The concept of Citizen Developers has been around for some time and has consistently been portrayed to – and by – the IT department as a bad thing. It has been perceived as encouraging “Shadow IT”, this semi-sinister world of rogue IT applications beyond the control of the IT department. Besides the added complexity of unknown applications being added to the corporate IT environment, the dangers of security vulnerabilities was seen as very real.
Even back in 2019, a study by Dimensional Research and Mendix showed how glaring the divide between IT and the business had become ([Dime19]). Seventy per cent of respondents in IT departments thought it was bad when the business implemented IT outside of its control, while 69% of business stakeholders thought it was mostly good to act on their own. Indeed, in the same survey 58% of business stakeholders would rather build applications themselves than explain their ideas to IT.
Managing risk and enhancing collaboration
Clearly, such an atmosphere is incredibly unhealthy for any organisation looking to embrace IT-led transformation. Thankfully, both the understanding of the technology and the technology itself have matured significantly since 2019. Furthermore, given the current business climate, it is almost imperative that every business finds a way to address the concerns of the IT department, but still empowers the business to become Citizen Developers. Citizen Developers providing measurable value to the organization (see Figure 1).
Figure 1. Key Citizen Developer Value Contributions ([KPMG22]). [Klik op de afbeelding voor een grotere afbeelding]
With such potential benefits in sight, the business case for Citizen Developers is incredibly strong. However, the security of unmanaged applications is a concern to many. KPMG’s 2021 CEO Outlook Pulse survey showed that cyber security risk is the greatest threat to company growth right now. Simultaneously, Gen Z workers in their desire to innovate are also the most likely to circumvent security policies in the name of productivity. Flexibility to innovate is key, but there is a need to put structure and accountability to this.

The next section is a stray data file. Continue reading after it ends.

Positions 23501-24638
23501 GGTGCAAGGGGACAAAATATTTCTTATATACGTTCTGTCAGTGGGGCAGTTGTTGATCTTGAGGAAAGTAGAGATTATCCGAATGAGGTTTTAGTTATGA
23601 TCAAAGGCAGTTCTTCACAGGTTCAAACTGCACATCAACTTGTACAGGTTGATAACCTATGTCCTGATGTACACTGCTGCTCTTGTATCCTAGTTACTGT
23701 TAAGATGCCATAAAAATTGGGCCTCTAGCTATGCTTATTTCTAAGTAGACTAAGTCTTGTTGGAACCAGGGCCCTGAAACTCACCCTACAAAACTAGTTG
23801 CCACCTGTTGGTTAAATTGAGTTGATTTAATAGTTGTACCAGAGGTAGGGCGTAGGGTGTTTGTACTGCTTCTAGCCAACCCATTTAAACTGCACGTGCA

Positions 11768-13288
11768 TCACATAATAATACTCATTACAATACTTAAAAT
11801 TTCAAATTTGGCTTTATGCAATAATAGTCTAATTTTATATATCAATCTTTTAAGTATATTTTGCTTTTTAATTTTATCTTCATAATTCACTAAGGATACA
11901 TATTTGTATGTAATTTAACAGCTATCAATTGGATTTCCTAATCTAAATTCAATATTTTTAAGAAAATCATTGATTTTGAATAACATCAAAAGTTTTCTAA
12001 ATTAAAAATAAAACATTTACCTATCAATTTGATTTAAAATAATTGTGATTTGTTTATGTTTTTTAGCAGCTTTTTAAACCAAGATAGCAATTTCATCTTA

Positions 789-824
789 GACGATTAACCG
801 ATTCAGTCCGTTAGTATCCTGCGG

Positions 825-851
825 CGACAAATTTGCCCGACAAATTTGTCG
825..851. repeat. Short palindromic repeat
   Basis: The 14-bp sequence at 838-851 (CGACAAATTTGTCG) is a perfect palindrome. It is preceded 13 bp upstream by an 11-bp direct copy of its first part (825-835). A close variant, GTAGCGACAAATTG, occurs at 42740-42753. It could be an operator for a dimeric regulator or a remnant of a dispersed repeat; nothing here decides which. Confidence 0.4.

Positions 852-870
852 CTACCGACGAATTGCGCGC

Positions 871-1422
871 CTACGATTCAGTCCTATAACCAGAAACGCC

So, how do you encourage these individuals without creating unnecessary headaches?
Before letting any Citizen Developers loose, it is critical that business and IT leaders provide the proper standards, frameworks, governance, and guard rails to avoid application sprawl — and to protect and secure the enterprise. There are three areas of focus to address when setting up such a framework for Citizen Developers:
The design of the user experience:
- Setting business rules and workflows
- Establishing a standard process to integrate applications and data
These foundations should be combined with the right governance, which should concentrate on:
- Platform governance (for ownership, strategic direction, quality/budget control)
- (Data) Architecture (for interoperability)
- Standards and guidelines (for coding, security/privacy, version control, etc.)
- Continuous improvement (for lifecycle management, functional adjustments)
Putting these parameters in place ensures that standards and policies are understood by everyone and adhered to. Ultimately, it will avoid anyone going off-piste when developing new solutions based on Low-code/no-code.
It is also important to have the right training and oversight in place to support Citizen Developers according to their skill levels and experience. Someone operating in a low-code environment will need to have a certain level of IT knowledge, while no-code should be much simpler for non-technical employees to get to grips with, but there should be the right support available to guide them. If employees are starting out on their Citizen Developer journey, there should be an experienced IT professional who understands the appropriateness and when low-code or no-code should be leveraged including the adequate oversight level of the project. As Citizen Developers become more skilled, the level of oversight can be scaled back while ensuring there are regular check-ins and clear parameters set for the development and deployment of applications.